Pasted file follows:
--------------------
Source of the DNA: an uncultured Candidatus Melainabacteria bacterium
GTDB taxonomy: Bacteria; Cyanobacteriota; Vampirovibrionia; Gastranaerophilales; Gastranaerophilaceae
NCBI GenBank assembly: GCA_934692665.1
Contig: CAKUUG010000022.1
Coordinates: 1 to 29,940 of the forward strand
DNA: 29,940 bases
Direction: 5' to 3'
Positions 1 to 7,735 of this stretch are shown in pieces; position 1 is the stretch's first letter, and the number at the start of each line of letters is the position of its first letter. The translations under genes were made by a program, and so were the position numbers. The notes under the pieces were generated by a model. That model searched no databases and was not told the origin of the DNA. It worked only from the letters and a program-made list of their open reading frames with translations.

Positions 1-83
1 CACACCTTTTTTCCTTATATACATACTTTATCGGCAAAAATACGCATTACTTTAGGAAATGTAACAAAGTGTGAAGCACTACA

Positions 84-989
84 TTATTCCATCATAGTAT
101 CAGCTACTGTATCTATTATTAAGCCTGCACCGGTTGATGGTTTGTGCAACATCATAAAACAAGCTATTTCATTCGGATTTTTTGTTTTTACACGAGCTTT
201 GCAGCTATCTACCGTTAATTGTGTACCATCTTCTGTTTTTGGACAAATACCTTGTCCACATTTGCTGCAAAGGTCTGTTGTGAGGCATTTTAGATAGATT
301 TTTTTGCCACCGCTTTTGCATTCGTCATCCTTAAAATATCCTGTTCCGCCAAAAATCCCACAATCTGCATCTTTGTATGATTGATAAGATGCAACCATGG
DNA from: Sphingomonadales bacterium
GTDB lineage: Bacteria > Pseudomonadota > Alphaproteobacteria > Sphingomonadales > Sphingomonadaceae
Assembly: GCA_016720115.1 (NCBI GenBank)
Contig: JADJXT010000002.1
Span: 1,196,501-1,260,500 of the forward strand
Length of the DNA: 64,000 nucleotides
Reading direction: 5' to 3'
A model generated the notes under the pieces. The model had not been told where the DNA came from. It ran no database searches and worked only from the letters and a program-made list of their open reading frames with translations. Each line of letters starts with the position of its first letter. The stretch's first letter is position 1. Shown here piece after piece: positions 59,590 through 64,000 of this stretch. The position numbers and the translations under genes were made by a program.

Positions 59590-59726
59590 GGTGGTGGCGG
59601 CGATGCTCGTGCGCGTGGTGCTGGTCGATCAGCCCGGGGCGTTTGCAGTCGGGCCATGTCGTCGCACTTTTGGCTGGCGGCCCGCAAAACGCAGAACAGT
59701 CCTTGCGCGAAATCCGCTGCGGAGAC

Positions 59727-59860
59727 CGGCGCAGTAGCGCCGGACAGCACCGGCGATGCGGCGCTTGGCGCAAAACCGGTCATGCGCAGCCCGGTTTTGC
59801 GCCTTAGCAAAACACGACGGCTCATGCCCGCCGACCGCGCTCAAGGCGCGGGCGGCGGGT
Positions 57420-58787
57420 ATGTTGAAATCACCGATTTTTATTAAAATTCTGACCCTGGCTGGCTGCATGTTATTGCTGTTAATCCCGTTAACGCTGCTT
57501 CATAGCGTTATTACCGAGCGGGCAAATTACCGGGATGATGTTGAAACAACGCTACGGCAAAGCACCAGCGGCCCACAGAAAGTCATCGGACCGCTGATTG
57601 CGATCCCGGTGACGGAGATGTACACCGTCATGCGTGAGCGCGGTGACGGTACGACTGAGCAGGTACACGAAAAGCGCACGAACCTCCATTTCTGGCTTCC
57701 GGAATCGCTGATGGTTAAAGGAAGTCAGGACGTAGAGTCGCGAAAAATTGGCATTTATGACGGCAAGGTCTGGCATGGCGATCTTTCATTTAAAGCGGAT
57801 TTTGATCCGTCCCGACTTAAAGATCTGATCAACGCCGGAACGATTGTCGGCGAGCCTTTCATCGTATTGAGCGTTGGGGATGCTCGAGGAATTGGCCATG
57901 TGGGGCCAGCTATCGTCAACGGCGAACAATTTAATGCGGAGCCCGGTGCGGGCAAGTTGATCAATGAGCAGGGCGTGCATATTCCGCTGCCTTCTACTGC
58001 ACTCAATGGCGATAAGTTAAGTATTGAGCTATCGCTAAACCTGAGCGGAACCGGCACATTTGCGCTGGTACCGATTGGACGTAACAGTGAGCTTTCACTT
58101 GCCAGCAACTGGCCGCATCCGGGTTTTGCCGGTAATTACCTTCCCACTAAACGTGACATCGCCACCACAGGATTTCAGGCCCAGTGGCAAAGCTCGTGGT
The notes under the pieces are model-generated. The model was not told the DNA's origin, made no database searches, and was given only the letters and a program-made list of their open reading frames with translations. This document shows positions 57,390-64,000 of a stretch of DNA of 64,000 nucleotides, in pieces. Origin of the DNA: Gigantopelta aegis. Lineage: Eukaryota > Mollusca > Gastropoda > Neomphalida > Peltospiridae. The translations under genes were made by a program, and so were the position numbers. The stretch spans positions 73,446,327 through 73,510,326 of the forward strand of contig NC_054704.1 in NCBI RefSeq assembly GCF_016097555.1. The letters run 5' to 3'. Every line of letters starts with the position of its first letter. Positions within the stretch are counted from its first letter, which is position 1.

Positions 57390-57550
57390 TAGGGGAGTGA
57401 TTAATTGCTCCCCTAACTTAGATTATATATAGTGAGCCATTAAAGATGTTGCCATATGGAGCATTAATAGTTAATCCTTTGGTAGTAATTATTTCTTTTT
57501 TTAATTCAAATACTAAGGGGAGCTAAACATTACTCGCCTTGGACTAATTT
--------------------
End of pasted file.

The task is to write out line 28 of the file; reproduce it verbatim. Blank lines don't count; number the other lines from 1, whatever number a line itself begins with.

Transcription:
Positions 59727-59860